SGA considering eliminating Scantrons

first_imgFacebook ‘Horned Frogs lead the way’: A look at TCU’s ROTC programs Linkedin Renee Umstedhttps://www.tcu360.com/author/renee-umsted/ Renee Umstedhttps://www.tcu360.com/author/renee-umsted/ Renee Umstedhttps://www.tcu360.com/author/renee-umsted/ Renee Umsted ReddIt Twitter Facebook Renee is a journalism major. She is dedicated to improving her journalism skills to effectively and ethically inform others. Jacqueline Lambiase is still fighting for students TCU will not raise tuition for the 2021-22 academic year TCU 360 staff win awards at the Fall National College Media Convention World Oceans Day shines spotlight on marine plastic pollution Welcome TCU Class of 2025 ReddIt printTCU’s Student Government Association (SGA) is considering reducing or eliminating Scantrons in favor of electronic tests, their academic affairs chair said.The initiative, which is still just an idea, reflects TCU’s attempt to become more sustainable, as moving away from Scantrons would decrease the amount of paper used on campus, said Abby Vernacchia, SGA’s chair of academic affairs.Vernacchia and Josh Witkop, SGA’s president, have been meeting with different departments to accumulate data on Scantron usage. After meeting with the provost, Dr. Teresa Abi-Nader Dahlberg, who told them they needed more faculty support, they presented the idea to the Faculty Senate. Vernacchia said she and Witkop are working with some professors who might try to eliminate Scantrons, and they are continuing to gather information from the Harris College of Nursing & Health Sciences, which uses only electronic tests. The two have been discussing the pros and cons of making the switch, including weighing the costs and benefits and determining the best way to introduce the notion to SGA. However, a vote in favor from SGA would not be enough to fully eliminate Scantrons testing, Vernacchia said.“At the end of the day, we in SGA cannot force faculty to adopt this,” Vernacchia said in an email. “We can only suggest and see if we can get faculty to adopt this method.”Removing Scantrons would directly affect both faculty and students. Dr. Susan Watson, an instructor of three economics courses, uses Scantrons as one form of testing. Although Scantrons allow Watson to grade large quantities of assessments quickly, she said eliminating this method of testing would not have a significant impact on her classes, as she already utilizes forms besides Scantrons. “I can adapt,” she said. “It’s not a problem for me.”In fact, Watson said she had previously considered switching to electronic assessments, but that her students expressed a preference for physical tests. “They liked to have the piece of paper in front of them,” Watson said. “They liked to have that physical text printed out so they can flip through it, rather than doing it on their laptops.” Dr. Scott Langston, an instructor of religion, said his students have discussed a preference for certain types of questions over others, but they have not indicated which method of testing they like best.Langston, who teaches four classes each semester, said he uses Scantrons in his introductory-level courses, though like Watson, he assesses his students in a variety of ways, including essay questions.The religion instructor said Scantrons allow him to more quickly grade large quantities of tests, and if Scantrons were removed, he would have to spend more time grading assignments. Langston said he supports the push for sustainability that drives this initiative to eliminate Scantrons. “I’m for anything that’s more sustainable,” Langston said. “I’m very concerned about the environment, and we have to find more ways to bring about sustainability.”A few students expressed their own feelings about Scantrons. Biology major Hannah Deerman said she appreciates how quickly Scantrons can be graded, but she noted that even if Scantrons were no longer used, she would most likely still have multiple-choice tests.Petr Nguyen, a pre-business major who uses Scantrons in all his classes this semester, said he likes that Scantrons do not require him to write extensively. If this type of testing format was eliminated, Nguyen said online assessments would be a good alternative.  TCU places second in the National Student Advertising Competition, the highest in school history Linkedin SGA provides Scantrons for students. Photo by Heesoo Yang Previous articleSoccer advances to Big 12 Championship after late rally past No. 13 Texas TechNext articleTCU celebrates first-generation students Renee Umsted RELATED ARTICLESMORE FROM AUTHOR Renee Umstedhttps://www.tcu360.com/author/renee-umsted/ Twitter + posts last_img read more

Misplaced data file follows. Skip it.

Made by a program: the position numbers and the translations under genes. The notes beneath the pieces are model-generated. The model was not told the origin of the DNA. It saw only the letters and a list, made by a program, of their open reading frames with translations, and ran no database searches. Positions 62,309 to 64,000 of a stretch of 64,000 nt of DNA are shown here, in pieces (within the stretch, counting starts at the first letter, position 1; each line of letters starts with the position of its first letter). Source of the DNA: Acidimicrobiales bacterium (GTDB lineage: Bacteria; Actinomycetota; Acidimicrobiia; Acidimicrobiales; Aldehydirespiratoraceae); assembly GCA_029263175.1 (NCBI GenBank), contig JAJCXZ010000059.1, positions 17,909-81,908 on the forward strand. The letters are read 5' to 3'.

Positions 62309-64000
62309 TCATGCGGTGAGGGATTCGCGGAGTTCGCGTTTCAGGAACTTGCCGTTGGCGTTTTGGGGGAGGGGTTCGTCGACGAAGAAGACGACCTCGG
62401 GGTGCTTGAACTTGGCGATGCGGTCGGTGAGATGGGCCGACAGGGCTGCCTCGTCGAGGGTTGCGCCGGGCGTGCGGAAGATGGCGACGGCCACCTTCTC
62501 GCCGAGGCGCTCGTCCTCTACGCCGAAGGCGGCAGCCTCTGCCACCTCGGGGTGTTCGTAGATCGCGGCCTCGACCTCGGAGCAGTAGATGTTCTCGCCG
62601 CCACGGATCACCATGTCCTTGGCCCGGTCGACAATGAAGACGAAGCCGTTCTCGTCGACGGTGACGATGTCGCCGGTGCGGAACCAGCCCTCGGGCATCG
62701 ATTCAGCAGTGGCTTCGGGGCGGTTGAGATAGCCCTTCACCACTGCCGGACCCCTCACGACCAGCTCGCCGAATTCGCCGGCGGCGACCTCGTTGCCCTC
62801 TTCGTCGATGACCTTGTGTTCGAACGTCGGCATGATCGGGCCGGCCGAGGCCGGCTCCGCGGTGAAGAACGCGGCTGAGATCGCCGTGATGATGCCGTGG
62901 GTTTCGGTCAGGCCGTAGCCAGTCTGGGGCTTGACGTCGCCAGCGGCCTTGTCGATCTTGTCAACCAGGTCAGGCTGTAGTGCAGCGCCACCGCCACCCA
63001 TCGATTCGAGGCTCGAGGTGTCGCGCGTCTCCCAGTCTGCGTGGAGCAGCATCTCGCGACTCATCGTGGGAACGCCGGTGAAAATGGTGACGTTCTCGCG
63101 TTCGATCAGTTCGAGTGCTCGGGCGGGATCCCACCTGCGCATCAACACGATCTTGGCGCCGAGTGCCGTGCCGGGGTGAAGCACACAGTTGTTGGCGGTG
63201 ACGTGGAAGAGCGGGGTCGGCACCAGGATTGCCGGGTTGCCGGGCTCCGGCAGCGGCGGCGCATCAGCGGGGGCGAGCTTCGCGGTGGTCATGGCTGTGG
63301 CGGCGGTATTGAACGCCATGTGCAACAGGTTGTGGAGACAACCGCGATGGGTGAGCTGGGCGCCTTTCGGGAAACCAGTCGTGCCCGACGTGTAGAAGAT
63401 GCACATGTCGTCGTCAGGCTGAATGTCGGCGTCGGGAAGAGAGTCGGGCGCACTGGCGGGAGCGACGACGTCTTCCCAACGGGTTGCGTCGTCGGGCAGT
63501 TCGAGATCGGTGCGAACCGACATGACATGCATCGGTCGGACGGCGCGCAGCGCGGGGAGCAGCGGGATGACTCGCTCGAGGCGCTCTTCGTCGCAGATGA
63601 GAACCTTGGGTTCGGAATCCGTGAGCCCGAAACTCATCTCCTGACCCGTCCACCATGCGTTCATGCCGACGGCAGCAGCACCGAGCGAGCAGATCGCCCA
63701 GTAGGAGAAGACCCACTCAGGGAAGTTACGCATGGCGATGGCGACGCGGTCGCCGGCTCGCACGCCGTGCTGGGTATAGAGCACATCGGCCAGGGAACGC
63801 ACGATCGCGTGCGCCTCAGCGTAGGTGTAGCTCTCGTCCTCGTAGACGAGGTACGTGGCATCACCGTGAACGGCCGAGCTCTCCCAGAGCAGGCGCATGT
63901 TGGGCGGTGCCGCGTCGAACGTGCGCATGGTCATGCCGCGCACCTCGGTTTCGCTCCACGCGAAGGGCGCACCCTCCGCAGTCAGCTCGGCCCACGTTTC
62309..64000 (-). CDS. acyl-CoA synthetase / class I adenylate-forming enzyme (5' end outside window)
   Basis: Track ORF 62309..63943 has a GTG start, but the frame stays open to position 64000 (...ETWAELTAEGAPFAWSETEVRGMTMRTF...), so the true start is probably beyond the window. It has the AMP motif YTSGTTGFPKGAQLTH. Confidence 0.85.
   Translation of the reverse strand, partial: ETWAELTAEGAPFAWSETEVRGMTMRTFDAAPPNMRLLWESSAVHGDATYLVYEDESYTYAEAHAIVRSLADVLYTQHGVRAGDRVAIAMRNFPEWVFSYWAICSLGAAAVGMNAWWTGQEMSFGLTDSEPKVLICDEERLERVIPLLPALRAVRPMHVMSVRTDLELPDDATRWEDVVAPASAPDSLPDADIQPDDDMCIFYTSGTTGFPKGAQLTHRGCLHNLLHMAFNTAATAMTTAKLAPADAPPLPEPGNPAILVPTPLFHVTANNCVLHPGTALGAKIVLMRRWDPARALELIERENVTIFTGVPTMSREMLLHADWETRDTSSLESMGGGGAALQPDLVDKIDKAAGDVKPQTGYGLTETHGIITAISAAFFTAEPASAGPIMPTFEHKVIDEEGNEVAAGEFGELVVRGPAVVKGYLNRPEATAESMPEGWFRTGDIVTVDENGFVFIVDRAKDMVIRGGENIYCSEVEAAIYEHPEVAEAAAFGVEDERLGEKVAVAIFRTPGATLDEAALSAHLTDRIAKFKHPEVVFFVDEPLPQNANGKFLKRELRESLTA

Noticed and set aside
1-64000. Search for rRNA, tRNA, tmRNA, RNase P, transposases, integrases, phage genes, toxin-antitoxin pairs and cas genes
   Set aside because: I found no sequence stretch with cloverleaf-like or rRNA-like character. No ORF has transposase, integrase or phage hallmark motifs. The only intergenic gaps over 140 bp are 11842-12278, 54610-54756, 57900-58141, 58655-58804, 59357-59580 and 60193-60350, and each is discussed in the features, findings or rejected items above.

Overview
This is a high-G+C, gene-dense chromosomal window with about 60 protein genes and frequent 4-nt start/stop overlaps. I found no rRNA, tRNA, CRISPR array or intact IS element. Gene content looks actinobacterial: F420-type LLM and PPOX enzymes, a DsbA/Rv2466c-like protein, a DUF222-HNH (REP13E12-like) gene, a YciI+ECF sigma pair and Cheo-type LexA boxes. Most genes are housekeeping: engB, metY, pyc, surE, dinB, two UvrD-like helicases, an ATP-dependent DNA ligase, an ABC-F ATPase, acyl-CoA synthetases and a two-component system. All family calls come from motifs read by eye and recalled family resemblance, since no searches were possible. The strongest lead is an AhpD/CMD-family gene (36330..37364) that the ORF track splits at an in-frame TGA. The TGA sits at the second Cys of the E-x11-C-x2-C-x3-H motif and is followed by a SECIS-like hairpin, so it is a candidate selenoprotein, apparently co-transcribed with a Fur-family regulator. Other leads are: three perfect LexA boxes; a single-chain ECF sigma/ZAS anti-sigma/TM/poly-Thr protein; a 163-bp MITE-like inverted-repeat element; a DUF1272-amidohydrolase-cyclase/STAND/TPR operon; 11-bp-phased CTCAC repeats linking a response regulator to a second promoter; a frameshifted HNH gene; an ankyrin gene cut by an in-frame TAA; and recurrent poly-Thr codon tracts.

‘Not Enough To Proudly Say Women Are Allowed To Serve Army When Their Service Conditions Tell A Different Story’ : Supreme Court In Permanent Commission Case